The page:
Alcohol-induced impairment of behavioral control: Differential effects on engaging vs. disengaging responses

Cecile A. Marczinski, Ben D. Abroms, Mark Van Selst, Mark T. Fillmore

Research output: Contribution to journalArticlepeer-review

68 Scopus citations

Abstract

Rationale: Model-based assessments of behavioral control have been used to study the acute effects of alcohol on the ability to execute and inhibit behavioral responses. Response inhibition appears more vulnerable to the impairing effects of alcohol than response execution. Current information processing models have yet to account for this observation. Objectives: The present study used a reductionist approach to determine if the particular vulnerability of response inhibition to the effects of alcohol occurs at the level of the action (motor program). The study examined the effects of alcohol on the ability to execute and inhibit behavior in a context in which preliminary information signaled the likelihood that a response should be executed or suppressed. The engagement and disengagement of responses were directly compared under alcohol. Methods: Adults (N=24) performed a cued go/no-go task that required quick responses to go targets and suppression of responses to no-go targets. Response requirements were manipulated by varying the nature of the action required whereby half of the participants made key press responses (response engagement) and the other half released ongoing key presses (response disengagement). Performance was tested under three doses of alcohol: 0.00, 0.45, and 0.65 g/kg. Results: Dose-dependent increases in commission errors were only observed with response engagement and not with response disengagement. Reaction times were faster for response engagement than response disengagement. Conclusions: Response disengagement affords some protection against alcohol-induced impairment of inhibition, indicating that not all aspects of motor processing requiring inhibition are equally impaired by alcohol.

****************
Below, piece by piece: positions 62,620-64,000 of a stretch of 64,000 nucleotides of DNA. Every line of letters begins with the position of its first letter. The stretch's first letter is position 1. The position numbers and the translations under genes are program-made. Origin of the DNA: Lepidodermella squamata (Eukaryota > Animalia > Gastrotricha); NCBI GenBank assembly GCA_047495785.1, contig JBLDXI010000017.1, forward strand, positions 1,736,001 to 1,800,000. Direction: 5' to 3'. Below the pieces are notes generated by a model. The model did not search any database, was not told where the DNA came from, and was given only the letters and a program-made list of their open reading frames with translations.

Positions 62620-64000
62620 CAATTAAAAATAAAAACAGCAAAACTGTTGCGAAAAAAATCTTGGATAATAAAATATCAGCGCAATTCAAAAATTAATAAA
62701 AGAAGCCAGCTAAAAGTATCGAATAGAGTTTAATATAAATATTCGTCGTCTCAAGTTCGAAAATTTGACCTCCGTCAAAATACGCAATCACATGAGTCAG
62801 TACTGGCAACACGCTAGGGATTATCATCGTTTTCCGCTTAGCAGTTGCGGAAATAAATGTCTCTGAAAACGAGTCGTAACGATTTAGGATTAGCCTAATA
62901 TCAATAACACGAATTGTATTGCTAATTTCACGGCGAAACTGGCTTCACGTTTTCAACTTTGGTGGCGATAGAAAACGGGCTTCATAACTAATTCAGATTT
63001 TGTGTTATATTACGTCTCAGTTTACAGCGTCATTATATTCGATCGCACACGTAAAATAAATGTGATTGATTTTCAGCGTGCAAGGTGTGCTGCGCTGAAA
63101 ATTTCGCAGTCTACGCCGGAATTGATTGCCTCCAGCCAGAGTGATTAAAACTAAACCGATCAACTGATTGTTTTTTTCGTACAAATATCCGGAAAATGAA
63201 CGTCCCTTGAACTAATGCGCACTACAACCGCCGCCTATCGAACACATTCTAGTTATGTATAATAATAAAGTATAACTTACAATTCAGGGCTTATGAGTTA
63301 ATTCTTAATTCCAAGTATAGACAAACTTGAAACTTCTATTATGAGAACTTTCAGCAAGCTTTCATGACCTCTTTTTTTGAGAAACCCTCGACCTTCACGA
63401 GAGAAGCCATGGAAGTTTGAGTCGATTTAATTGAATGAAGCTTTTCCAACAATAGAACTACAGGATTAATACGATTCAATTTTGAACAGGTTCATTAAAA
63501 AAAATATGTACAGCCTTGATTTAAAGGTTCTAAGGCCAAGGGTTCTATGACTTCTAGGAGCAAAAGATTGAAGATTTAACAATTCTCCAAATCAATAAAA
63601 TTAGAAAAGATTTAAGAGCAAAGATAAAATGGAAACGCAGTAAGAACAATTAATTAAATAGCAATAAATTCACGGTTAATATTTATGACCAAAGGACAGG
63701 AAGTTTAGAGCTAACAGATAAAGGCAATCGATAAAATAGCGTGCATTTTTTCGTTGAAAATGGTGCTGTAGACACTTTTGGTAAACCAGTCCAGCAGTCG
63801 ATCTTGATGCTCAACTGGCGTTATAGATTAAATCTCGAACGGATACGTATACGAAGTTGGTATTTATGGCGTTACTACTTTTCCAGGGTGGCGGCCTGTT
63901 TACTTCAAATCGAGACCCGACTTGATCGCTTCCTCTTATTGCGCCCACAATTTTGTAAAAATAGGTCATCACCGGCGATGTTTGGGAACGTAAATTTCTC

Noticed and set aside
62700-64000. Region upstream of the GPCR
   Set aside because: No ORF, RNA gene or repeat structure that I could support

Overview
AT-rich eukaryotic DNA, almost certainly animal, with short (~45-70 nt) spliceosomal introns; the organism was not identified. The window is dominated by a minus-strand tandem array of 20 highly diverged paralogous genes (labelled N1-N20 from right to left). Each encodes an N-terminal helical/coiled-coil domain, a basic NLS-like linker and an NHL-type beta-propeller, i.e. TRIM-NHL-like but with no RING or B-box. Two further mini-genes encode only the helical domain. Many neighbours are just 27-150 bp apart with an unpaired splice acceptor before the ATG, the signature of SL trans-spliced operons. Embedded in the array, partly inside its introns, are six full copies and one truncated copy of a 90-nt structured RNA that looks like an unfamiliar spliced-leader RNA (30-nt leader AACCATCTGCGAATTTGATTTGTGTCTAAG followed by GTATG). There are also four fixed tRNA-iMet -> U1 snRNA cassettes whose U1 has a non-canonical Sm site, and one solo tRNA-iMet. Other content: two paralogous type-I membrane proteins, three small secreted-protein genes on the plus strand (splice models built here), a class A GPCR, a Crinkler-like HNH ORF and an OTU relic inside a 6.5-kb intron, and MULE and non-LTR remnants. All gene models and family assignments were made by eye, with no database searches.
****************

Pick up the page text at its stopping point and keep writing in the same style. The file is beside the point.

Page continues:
Original languageEnglish
Pages (from-to)452-459
Number of pages8
JournalPsychopharmacology
Volume182
Issue number3
DOIs
StatePublished - Nov 2005

Bibliographical note

Funding Information:
Acknowledgements This research was supported by Grant R01 AA12895 from the National Institute on Alcohol Abuse and Alcoholism.

Keywords

  • Activation
  • Alcohol
  • Behavioral control
  • Disengage
  • Engage
  • Impulsivity
  • Inhibition
  • Key press
  • Key release
  • Response execution

ASJC Scopus subject areas

  • Pharmacology

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